Through Prime Minister Bob Hawke, the Raiders also got a political face and a popular one at that. Despite being from an AFL state, Hawke became a mad Raiders supporter and frequently entertained players at the Lodge. Although he never dipped into public funds to help the Raiders, he publicly declared that the Raiders should get salary cap exception because,
Unfortunately, with success, however, came corruption of the ideal. In 1995, the club helped establish Rupert Murdoch's Super League, a rebel competition that excluded the traditional ARL clubs. To justify the defection, the Raiders claimed that it was a "victim" because rugby league head office was allowing "rich" Sydney clubs to poach its players. This was the kind of argument that marketers at the Brisbane Broncos has used to appeal to local Queenslanders who always felt victims of far-off bureaucrats. The same arguments didn’t resonate in Canberra because locals have traditionally been those far-off bureaucrats.
Instead of rallying behind the Raiders' "victimisation", the community decided to reject the Raiders. Officially, the Raider’s crowds averaged almost 12,000 during the Superleague year of 1997, but it was a time of very dubious counting practices. Those who attended games said at times it looked like no more than a few hundred people were in the stadium.
To make matters worse, the establishment of Superleague forced rugby union to turn professional in order to prevent a defection of players to rugby league. As union had no real Australian presence outside of Queensland and NSW, it established the Brumbies in the ACT to be the “third” provisional Australian team a global competition involving New Zealand and South Africa. Despite being made up of the rejects of the other two states, the Brumbies proved to be Australia’s top ranked team. Not only was the Brumbies' success important to the competiveness of the national team, it also kept the Raider’s popularity relatively suppressed. Reflecting the importance of the Brumbies, when the Australian Rugby Union needed to cull a team to appease South Africans and New Zealanders, they choose to cut the Western Force, which represented a state of 2,600,0000 rather than the Brumbies, which represented a territory of 380,000. The Brumbies had just become too important in the development of players for the Wallabies, which rugby desperately needed to be successful in its fight with league.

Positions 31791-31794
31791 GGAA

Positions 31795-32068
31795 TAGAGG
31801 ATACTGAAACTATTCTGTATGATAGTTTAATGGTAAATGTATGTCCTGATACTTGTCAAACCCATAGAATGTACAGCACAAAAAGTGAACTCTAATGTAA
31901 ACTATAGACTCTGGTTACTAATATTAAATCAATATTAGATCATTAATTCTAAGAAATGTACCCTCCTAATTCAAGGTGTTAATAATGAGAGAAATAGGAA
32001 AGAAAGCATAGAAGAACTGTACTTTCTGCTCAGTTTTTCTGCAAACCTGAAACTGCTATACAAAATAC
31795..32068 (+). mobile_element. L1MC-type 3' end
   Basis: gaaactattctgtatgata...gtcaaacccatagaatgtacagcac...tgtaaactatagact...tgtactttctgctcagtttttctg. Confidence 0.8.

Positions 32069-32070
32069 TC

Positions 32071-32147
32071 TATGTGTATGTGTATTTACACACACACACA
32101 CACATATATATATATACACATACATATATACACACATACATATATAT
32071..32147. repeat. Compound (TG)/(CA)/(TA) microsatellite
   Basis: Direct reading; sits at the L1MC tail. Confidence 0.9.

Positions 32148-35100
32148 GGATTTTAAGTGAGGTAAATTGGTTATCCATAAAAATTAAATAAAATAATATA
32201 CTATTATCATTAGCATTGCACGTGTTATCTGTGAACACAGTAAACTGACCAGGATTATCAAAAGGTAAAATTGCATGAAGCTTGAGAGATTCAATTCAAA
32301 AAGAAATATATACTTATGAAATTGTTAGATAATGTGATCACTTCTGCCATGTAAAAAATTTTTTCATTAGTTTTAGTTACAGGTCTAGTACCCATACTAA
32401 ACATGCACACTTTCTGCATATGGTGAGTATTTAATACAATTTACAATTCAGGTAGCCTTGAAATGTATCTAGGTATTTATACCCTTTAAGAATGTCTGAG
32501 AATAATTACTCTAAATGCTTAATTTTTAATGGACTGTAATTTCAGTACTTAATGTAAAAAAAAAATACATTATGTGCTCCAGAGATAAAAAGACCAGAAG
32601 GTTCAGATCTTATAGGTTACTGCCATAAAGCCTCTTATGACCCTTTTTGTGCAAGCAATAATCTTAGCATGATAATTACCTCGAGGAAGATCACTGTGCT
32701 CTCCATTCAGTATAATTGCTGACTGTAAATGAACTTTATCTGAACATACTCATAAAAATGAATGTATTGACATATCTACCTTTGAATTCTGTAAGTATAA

Post Super League war, crowds between Raiders and Brumbies remained relatively even and it was not easy to forsee which code would claim Canberra long term. A tipping point seemed to be 2019, where average crowds for the Brumbies dropped to 8,332. This was almost 50 percent down on the 2013 figure of 14,257. Also in 2019, a palty crowd of 11,112 turned up to watch the Brumbies in their home final. This was almost a third of the 28,750 who watched a Brumbies home final in 2004. In contrast, Raiders crowds in 2019 were an average of 14477. This was almost 50 per cent more than their 2013 average of 10,226. Also in 2019, 26,567 turned up to watch the Raiders in their sold out home final, more than double the number who viewed the Brumbies.